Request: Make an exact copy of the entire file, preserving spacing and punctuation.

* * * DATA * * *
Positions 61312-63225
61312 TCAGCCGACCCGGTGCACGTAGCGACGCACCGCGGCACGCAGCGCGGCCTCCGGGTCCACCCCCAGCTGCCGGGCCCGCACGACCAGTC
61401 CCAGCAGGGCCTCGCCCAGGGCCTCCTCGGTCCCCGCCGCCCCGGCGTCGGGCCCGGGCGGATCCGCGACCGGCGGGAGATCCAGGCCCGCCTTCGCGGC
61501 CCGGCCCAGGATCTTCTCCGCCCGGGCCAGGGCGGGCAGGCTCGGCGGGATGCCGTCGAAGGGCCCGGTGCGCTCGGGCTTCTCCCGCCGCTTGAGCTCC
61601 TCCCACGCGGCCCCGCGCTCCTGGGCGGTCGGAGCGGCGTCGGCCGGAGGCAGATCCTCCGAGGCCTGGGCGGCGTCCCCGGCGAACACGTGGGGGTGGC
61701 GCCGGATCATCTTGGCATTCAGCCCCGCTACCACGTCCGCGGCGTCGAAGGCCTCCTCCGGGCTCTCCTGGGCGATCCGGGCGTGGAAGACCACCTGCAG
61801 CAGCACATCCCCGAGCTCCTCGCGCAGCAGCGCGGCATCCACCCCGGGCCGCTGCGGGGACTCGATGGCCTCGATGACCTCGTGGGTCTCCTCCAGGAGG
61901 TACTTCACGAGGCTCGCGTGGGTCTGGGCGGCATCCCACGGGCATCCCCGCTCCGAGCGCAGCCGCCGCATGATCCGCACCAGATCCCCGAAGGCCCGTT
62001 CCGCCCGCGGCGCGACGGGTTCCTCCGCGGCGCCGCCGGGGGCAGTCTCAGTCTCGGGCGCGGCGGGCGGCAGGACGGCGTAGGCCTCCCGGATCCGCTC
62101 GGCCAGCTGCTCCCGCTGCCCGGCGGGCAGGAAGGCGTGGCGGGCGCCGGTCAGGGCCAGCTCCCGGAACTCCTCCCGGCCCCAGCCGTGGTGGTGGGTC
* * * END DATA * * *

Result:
Positions 61312-63225
61312 TCAGCCGACCCGGTGCACGTAGCGACGCACCGCGGCACGCAGCGCGGCCTCCGGGTCCACCCCCAGCTGCCGGGCCCGCACGACCAGTC
61401 CCAGCAGGGCCTCGCCCAGGGCCTCCTCGGTCCCCGCCGCCCCGGCGTCGGGCCCGGGCGGATCCGCGACCGGCGGGAGATCCAGGCCCGCCTTCGCGGC
61501 CCGGCCCAGGATCTTCTCCGCCCGGGCCAGGGCGGGCAGGCTCGGCGGGATGCCGTCGAAGGGCCCGGTGCGCTCGGGCTTCTCCCGCCGCTTGAGCTCC
61601 TCCCACGCGGCCCCGCGCTCCTGGGCGGTCGGAGCGGCGTCGGCCGGAGGCAGATCCTCCGAGGCCTGGGCGGCGTCCCCGGCGAACACGTGGGGGTGGC
61701 GCCGGATCATCTTGGCATTCAGCCCCGCTACCACGTCCGCGGCGTCGAAGGCCTCCTCCGGGCTCTCCTGGGCGATCCGGGCGTGGAAGACCACCTGCAG
61801 CAGCACATCCCCGAGCTCCTCGCGCAGCAGCGCGGCATCCACCCCGGGCCGCTGCGGGGACTCGATGGCCTCGATGACCTCGTGGGTCTCCTCCAGGAGG
61901 TACTTCACGAGGCTCGCGTGGGTCTGGGCGGCATCCCACGGGCATCCCCGCTCCGAGCGCAGCCGCCGCATGATCCGCACCAGATCCCCGAAGGCCCGTT
62001 CCGCCCGCGGCGCGACGGGTTCCTCCGCGGCGCCGCCGGGGGCAGTCTCAGTCTCGGGCGCGGCGGGCGGCAGGACGGCGTAGGCCTCCCGGATCCGCTC
62101 GGCCAGCTGCTCCCGCTGCCCGGCGGGCAGGAAGGCGTGGCGGGCGCCGGTCAGGGCCAGCTCCCGGAACTCCTCCCGGCCCCAGCCGTGGTGGTGGGTC